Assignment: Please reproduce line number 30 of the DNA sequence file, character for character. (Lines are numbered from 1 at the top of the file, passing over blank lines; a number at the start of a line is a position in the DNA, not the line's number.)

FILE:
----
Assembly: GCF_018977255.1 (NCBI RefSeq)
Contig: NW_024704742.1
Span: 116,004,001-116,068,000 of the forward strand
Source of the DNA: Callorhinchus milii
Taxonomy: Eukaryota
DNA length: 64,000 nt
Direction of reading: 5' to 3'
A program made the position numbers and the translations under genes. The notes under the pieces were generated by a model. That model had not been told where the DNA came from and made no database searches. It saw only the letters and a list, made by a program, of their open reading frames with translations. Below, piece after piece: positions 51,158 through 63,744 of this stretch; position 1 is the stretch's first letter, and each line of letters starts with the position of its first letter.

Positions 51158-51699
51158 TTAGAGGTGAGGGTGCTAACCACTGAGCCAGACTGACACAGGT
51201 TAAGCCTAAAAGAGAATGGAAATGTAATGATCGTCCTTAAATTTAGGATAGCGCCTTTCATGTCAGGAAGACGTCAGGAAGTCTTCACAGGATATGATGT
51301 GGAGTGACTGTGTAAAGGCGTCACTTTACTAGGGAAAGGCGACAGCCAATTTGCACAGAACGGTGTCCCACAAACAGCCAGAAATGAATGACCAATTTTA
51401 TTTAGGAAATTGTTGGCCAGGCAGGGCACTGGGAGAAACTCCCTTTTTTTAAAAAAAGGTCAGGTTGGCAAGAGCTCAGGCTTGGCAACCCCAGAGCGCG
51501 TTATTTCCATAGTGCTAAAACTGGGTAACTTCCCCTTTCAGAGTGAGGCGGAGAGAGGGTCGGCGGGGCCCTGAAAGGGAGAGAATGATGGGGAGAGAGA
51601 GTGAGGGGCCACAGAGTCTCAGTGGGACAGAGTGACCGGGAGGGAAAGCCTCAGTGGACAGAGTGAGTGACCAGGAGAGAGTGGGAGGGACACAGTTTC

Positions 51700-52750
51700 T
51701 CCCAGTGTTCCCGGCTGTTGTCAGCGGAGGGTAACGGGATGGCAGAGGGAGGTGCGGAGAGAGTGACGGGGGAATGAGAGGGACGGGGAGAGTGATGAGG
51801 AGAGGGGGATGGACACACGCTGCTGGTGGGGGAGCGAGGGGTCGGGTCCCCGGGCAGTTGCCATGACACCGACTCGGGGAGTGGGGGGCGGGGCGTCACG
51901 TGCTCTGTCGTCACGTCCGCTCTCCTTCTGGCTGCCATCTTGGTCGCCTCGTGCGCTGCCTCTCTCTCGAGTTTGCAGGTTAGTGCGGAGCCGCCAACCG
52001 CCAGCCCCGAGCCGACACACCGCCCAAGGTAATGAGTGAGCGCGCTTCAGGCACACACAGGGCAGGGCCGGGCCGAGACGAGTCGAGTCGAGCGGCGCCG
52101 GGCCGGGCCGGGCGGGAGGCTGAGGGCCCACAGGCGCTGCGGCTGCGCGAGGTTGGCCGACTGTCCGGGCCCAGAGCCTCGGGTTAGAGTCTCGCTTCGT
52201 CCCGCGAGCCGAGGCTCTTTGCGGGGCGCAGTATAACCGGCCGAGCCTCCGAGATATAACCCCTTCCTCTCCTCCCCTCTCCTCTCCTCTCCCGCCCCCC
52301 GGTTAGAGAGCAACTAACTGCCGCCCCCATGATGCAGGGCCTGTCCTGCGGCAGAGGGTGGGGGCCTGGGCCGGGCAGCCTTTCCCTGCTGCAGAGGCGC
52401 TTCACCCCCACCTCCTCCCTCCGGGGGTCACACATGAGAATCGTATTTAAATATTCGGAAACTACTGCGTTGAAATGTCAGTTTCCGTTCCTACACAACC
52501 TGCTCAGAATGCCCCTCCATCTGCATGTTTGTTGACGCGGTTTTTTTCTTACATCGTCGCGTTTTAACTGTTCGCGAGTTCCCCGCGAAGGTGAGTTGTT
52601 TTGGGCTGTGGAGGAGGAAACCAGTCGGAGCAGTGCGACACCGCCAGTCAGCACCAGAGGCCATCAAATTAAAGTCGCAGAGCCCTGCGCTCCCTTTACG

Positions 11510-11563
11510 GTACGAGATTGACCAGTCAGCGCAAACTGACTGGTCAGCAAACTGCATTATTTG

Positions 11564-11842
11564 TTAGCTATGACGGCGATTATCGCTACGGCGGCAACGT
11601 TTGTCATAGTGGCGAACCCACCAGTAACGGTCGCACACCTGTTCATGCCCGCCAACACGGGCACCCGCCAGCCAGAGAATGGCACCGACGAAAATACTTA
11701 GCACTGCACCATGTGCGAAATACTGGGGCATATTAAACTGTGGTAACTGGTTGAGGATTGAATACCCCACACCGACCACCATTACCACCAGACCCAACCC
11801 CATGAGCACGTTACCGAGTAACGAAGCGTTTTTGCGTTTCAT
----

Positions 11564-11842